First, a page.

Hillary McPartlon, CEO of McPartlon Roofing, has made it one of her missions to be an integral part in transforming the construction industry. She is an ambassador for professionalizing roofing and empowering women in roofing.
The roofing sector has historically been dominated by a male workforce. Today, women make up less than one percent of the roofing industry’s total workforce, and around 0.011 percent of people employed in all areas of construction. Many factors contribute to the low number of employed women roofers, but most of them are based on misconceptions and long-standing gender biases.
McPartlon Roofing’s sights are set on changing these misconceptions and proving that women are just as competent as their male peers in their abilities to excel in the roofing industry. In 2018, in one of her first jobs at the helm of McPartlon Roofing, Hillary recruited and trained a predominantly female crew to re-roof the activity center at Girls Inc. In an article in the Santa Fe New Mexican, when asked whether this was a calculated move, Hillary is quoted as having said “It was part of my push to really make it visible to girls, to women, to the community, that this is what we have been working on and pushing for…” Visible representation is sometimes the pivotal thing that alters how a person may see themselves in a role they may not have previously considered.
With the global roofing market poised for growth over the next decade, there is opportunity and demand to bring more women into the industry at all levels. Roofing offers multiple career paths through non-traditional and traditional routes. McPartlon Roofing offers an in-house certified training program through the National Roofing Contractors Association (NRCA). Trainees participate in classes, demonstrations, and on-the-job training. At the end of each training participants receive an NRCA certificate and official ID card verifying their mastery of installation techniques. NRCA also promotes the participation in other volunteer organizations that offer additional training, mentorship and support like National Women in Roofing (NWiR).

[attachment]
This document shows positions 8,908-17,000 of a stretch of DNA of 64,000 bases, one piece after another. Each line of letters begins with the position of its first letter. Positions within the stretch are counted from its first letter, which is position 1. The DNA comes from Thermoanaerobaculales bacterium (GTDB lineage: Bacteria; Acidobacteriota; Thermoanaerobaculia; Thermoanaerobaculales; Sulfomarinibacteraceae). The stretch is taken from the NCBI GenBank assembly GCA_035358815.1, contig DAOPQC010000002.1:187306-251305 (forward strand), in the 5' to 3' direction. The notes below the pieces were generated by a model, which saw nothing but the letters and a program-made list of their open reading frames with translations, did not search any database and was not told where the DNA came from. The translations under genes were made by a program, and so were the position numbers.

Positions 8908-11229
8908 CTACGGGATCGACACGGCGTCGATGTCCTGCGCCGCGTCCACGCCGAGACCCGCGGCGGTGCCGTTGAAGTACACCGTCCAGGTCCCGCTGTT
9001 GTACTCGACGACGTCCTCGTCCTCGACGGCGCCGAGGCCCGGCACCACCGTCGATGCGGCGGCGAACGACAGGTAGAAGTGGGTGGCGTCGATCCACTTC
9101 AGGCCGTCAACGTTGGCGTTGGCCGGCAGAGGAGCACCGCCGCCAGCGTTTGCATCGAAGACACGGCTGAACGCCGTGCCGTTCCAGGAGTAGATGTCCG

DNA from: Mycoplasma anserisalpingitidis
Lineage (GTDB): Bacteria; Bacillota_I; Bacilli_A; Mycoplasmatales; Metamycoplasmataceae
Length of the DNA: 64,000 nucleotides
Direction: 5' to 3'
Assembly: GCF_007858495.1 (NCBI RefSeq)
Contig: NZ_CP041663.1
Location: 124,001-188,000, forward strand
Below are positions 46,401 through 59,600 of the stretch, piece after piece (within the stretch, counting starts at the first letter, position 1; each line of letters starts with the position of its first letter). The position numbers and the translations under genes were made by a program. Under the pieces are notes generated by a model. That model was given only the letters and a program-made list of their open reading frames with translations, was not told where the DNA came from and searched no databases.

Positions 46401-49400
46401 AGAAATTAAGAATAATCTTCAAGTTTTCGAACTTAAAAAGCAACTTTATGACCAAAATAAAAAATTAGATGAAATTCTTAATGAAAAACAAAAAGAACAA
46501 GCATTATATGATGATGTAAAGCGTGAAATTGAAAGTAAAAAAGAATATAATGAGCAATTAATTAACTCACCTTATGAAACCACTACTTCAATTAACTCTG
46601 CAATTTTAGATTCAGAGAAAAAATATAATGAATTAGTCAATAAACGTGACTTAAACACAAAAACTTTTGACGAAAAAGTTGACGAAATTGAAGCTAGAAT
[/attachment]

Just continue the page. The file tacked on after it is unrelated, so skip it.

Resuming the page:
The New Mexico Council of National Women in Roofing was founded in 2017 by Hillary and a coworker. Hillary is the current chair of the state council, and she says they exist to mentor, educate, network, and recruit women in a roofing career. The growing council has open meetings to anyone interested in learning more about NWiR or who want to know how to support the advancement, empowerment, and inclusion of women.
The main obstacle that women face when stepping into the industry is not the challenges presented on the job, but the longstanding stigmas centered around women in manual labor. Whether a person wants to work with their hands and be outside in the fresh air surrounded by breathtaking views, fly a drone, use chemistry and math in real-world applications, or work in an fast-paced office environment. Careers in roofing are for people who take pride in knowing they provide protection. It is more than just a roof. It is a shelter made of solid lines, and beautiful details that speak to its quality. It is art.